Let’s rewind to the press conference held between President Donald Trump and Prime Minister Benjamin Netanyahu on February 15, where Trump benightedly reaffirmed his desire to reach “the ultimate deal” to Israeli-Palestinian peace. As he promised to work “very, very diligently” on the matter, he also feebly, yet dangerously distanced himself from a two-state solution, abandoning decades of U.S. Middle East policy that a two-state outcome is the only viable resolution to Israeli-Palestinian peace. In fact, he and Netanyahu effectively avoided any explicit mention of a future Palestinian state, a tactic likely to appease their right-wing defenders.
Trump said, “so, I’m looking at two-state and one-state, and I like the one that both parties like,” having followed that tenuous remark with another off-hand affirmation that he could “live with either one.” In other words, Trump is saying that as long as both parties are “happy,” he is open to the idea of a one-state outcome. As long as he can be a deal-maker, a skill he truly believes he is good at, he is more than willing to walk back on nearly 15 years of U.S. support for a two-state solution, according to a tweet by former U.S Ambassador to Israel, Dan Shapiro.
A one-state outcome could either mean a binational home for Jews and Palestinians, leaving the state without a significant Jewish majority, a move that would dismiss Israel as a “Jewish state,” or a state only for Jews, leaving Palestinians without citizenship rights – thus bringing the reality from occupation to outright apartheid.
I think we both know which vision of a one-state outcome Trump and Bibi were referring to and so I will make this very clear: a one-state possibility is not only reckless, it is deplorable. A one-state outcome is antithetical to Israel’s core democratic values, not to mention a flagrant violation of Palestinian rights. It could further inflame, rather than subdue, violence between Israelis and Palestinians, as well as between neighboring states. No deep support for the Jewish state nor admiration for the Jewish people could justify Trump’s foolhardy words, and his soft caution to further settlement building, rather than direct condemnation, speaks volumes to his willingness to “live with” a one-state outcome. A one-state “solution,” is in fact, not a solution at all.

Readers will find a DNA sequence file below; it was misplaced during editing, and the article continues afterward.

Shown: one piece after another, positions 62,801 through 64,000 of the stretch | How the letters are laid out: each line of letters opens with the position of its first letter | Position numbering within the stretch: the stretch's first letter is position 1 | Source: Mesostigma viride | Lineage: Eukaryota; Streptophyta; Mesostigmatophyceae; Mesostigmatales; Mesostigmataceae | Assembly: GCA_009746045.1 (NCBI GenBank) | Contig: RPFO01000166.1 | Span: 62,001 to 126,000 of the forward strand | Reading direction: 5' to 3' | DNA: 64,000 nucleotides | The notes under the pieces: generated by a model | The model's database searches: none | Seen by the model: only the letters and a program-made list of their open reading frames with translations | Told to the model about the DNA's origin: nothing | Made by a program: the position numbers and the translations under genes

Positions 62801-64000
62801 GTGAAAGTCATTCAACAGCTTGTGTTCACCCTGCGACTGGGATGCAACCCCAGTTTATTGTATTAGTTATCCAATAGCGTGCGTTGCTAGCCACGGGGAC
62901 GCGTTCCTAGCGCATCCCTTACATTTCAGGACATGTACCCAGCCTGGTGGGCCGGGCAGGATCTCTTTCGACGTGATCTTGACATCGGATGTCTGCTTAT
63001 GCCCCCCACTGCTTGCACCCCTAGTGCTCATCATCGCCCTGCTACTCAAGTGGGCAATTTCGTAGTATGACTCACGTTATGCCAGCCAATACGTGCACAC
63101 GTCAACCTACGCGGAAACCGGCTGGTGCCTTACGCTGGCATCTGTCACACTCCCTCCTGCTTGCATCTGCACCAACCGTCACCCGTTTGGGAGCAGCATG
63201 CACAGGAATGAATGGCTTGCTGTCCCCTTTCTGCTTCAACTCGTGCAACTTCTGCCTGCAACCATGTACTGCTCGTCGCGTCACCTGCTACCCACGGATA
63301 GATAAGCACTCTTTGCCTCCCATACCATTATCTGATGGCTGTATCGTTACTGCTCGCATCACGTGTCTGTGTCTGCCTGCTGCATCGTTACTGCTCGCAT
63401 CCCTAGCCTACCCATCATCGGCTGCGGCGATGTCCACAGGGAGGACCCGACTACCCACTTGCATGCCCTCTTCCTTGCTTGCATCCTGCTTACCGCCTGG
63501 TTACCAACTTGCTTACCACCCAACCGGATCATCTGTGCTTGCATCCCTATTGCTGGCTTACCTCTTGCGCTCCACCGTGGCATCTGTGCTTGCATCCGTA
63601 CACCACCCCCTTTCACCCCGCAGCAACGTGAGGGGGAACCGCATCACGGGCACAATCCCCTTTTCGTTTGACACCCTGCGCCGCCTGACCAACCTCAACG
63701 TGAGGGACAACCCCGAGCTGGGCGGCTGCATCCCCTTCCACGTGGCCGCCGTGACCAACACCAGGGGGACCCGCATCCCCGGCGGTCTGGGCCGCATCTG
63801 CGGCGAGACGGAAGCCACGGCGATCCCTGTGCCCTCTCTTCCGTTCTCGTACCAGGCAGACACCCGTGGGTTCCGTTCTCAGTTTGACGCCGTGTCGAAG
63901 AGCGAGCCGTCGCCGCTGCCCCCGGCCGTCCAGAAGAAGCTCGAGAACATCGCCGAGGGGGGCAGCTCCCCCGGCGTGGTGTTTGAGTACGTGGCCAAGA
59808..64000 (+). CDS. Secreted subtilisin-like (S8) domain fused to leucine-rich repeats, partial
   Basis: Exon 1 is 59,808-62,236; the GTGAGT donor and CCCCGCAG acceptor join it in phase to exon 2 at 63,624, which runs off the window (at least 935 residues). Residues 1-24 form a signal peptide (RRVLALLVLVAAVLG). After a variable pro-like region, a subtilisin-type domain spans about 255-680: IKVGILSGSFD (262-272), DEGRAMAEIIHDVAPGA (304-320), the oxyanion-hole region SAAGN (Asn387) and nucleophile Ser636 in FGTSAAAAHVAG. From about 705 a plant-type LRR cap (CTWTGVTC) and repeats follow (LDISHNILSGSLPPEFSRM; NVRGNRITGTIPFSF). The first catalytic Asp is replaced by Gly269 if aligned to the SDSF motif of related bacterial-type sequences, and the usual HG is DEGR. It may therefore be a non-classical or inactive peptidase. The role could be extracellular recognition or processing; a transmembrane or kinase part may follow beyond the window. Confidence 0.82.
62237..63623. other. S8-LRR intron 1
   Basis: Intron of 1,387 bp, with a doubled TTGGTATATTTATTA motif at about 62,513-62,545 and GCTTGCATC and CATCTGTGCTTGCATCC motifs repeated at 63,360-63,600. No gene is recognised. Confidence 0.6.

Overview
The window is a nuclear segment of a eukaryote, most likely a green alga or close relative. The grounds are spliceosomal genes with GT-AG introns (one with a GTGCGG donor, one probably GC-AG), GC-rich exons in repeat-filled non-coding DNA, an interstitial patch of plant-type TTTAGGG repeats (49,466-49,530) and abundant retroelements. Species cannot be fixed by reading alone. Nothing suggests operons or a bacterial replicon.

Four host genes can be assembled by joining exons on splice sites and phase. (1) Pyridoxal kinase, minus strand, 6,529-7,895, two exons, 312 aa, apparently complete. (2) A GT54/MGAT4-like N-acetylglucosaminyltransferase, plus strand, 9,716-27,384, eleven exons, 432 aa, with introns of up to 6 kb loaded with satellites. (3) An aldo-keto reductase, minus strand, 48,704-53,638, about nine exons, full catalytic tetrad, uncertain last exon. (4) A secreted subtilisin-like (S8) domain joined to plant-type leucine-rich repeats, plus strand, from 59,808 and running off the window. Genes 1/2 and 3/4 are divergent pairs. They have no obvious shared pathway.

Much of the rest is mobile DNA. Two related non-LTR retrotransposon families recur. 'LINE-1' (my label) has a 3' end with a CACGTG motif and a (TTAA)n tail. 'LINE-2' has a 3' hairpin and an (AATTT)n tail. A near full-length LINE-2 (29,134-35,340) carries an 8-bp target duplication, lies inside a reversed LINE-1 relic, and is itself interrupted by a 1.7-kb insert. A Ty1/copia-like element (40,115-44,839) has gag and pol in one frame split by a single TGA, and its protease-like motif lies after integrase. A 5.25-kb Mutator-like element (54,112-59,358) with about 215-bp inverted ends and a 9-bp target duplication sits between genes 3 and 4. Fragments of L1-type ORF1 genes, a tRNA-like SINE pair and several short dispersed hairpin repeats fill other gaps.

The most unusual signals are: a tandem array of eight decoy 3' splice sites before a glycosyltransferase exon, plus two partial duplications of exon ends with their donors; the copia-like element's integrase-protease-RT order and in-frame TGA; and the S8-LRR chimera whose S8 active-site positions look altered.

Our President, who in the same meeting reaffirmed his desire to move the US Embassy to Jerusalem, ended his comment with a hazy, “we’ll see what happens.” He is jeopardizing Israel’s ability to address its own very real security concerns, choosing to ignore the consequences of his inanities on Israel’s status as a democracy, and is thus turning his back on tens of thousands of pro-Israel, pro-peace American Jews. As we have learned from the failures of past negotiations, there is no room for ill-defined policy in Israeli-Palestinian peacemaking.
A two-state outcome is the only realistic path towards preserving Israel’s Jewish and democratic character, and thus guaranteeing both peoples full political rights and independence. The two-state policy is accepted by a majority of Israelis and the international community, including overwhelming support by American Jews. Saeb Erekat, Chief Negotiator of the Palestinian National Authority, has also confirmed the Palestinian Authority’s commitment to two-states. Erekat knows that anything less than an independent Jewish state contiguous to an independent Palestinian state would be disastrous to both Israeli and Palestinian security, and would serve to wholly undermine U.S. interests and the U.S. leadership’s international reputation.
I am, however, not spellbound by a two-state compromise as if it is the easy, quick-fix solution to peace. It will take many concessions from both parties to work out borders, land swaps, refugee resettlement, and the territorial and administrative status of Jerusalem. It will take long-term efforts to help strengthen the Palestinian economy and enhance the state’s institutional capacity. Yet, entertaining the prospect of a one-state outcome could obliterate any chance for peace, thus putting the future of both states and their peoples’ lives at grave risk.
Netanyahu has repeatedly stated that Israel has no “greater friend than President Trump,” yet he could not be more mistaken: Donald Trump is no friend to Israel, nor the majority of American Jews. We, as the American Jewish community, must therefore recognize how dangerous Trump’s policy departure may be for the future of Israeli-Palestinian peacemaking.
As I reflect upon my experience at the J Street National Conference now one week ago, I know that we will continue to face many challenges here, in Israel, and in the Palestinian Territories. Trump and Netanyahu may not share our values nor our vision for a just and democratic Israel without continued Occupation, but when nearly 3,500 attendees, including 1,200 college students, decide to proudly reaffirm their support for two-states, democracy, and rights for all, I am made certain of one thing: we are strong, united, and steadfast in our commitment for peace, and we will not back down.